The federal money laundering statute, most often used against presumed drug traffickers, carries a maximum 20 year sentence and fines of up to $500,000. Nearly a thousand people were convicted under the statute in 2006. But if Monday's oral arguments are any guide, the Justice Department may soon have to actually prove money laundering to gain a money laundering conviction, not just that someone was hiding cash.

Permission to Reprint: This content is licensed under a modified Creative Commons Attribution license. Content of a purely educational nature in Drug War Chronicle appear courtesy of DRCNet Foundation, unless otherwise noted.


Anonymous (not verified)

Similarly to the alcohol prohibition era which created constitutionally questionable gun restrictions, drug prohibition has created other abuses to constitutional rights of property and privacy. One can't help wonder if these Orwelian like measures are intentional or just a product of the impossible enforcement of unreasonable statutes.

Fri, 02/29/2008 - 2:41pm Permalink
Anonymous (not verified)

Then why hasn't Rep. William Jefferson been indicted some 2 years later for the $90,000 of marked FBI money he had wrapped up in his feezer? He has been re-elected but not charged with anything. Once again laws are only for the rest of us not those that make them.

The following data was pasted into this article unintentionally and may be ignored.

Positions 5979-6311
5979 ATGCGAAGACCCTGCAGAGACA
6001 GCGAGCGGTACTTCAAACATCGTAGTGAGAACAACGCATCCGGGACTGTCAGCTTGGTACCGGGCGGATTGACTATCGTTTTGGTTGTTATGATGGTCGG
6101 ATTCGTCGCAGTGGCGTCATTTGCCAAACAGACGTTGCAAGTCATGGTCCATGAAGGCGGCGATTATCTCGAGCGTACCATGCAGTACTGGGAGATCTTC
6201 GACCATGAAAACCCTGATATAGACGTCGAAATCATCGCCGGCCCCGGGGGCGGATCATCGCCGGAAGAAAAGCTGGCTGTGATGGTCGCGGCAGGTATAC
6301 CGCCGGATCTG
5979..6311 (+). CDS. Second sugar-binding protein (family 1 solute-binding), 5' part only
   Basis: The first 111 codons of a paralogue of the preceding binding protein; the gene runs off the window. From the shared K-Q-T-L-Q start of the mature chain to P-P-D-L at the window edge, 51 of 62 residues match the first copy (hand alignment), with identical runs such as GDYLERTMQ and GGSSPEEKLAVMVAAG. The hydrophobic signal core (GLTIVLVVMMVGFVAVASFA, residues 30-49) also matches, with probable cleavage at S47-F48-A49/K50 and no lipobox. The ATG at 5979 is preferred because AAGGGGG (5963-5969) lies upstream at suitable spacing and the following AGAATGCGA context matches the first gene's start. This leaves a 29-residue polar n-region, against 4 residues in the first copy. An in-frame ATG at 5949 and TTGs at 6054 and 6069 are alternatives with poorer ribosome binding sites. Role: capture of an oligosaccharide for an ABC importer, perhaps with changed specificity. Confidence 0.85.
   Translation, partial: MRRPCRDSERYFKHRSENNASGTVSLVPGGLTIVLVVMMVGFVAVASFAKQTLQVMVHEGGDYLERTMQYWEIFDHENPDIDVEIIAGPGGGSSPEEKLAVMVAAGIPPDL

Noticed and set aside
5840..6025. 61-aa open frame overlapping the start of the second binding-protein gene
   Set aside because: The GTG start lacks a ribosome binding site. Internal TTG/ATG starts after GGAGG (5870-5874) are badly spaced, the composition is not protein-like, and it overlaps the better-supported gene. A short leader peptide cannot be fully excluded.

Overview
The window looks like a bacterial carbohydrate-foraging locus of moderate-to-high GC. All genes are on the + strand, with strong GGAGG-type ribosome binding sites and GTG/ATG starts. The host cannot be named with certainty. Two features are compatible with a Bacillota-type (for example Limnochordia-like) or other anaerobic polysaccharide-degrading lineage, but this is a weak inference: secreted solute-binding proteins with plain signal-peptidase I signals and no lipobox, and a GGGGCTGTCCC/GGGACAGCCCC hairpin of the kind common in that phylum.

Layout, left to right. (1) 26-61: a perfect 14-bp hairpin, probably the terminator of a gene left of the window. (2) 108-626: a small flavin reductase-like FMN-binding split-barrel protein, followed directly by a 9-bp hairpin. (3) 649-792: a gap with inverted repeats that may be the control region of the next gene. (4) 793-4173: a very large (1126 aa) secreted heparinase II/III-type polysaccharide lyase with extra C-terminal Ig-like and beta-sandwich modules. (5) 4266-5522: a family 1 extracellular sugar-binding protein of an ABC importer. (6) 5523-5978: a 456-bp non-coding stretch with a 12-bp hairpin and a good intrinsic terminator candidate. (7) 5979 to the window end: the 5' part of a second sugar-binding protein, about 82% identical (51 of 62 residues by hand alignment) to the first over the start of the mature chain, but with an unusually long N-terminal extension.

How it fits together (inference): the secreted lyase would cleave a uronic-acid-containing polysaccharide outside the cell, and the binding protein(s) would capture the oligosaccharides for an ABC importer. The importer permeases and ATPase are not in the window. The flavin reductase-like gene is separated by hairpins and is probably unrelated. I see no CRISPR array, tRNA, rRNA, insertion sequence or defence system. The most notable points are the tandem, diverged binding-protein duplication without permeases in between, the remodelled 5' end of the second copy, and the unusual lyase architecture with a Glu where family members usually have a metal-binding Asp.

At first I think they were a product of the impossible enforcement but as time moved on and people didn't seem to care it has now become intentional because they know anything they say trumps and logic if its for the children and our safety.

Fri, 02/29/2008 - 2:51pm Permalink
Anonymous (not verified)

Now we see where these justices are getting their extra income! How dare they take up for money launderers and still uphold the conviction of American people who buy such people's illegal products!!!

Fri, 02/29/2008 - 4:46pm Permalink
mlang52 (not verified)

In reply to by Anonymous (not verified)

I don't understand the comment, completely. The point is that many people have had their money taken when they were not proven to be involved with drugs or drug money at all. Assuming guilt because a person does not trust banks and hides his money in a car (stupid but not out of the question) is exactly why the laws are being questioned! But I guess some of us can tell who is guilty and who is not by the way they spell their last name! (hispanic?) Is that not bigoted?

Sat, 03/01/2008 - 4:52pm Permalink
Anonymous (not verified)

When I go to Mexico I hide my cash too, even if it's just a few $20's. Mexico isn't the richest country, any American knows that a dollar is a lot there. I wouldn't trust that putting your money in a suitcase (or any other case) and driving through Mexico would guarantee it's safety. I'd hide $83,000 in a car too.

Mon, 03/03/2008 - 9:01pm Permalink
Anonymous (not verified)

Why would Texas assume Mr.Cuellar had no intention of stopping at the border? The man was approx. 100 miles NORTH of the border. Still in Texas, correct??? Anytime you enter OR leave the United States, you go through Customs. I wasn't aware Texas state, county, or city cops are Federal Customs Agents. So, does that mean I would have to Declare anything over 9,999.99 U.S. dollars ( in my possession ) 100 miles BEFORE I get to the border? If that's the more duty-free store for me. Apparently, as long as I tell a Texas cop, I won't have to stop again. maybe

Sun, 06/01/2008 - 7:40pm Permalink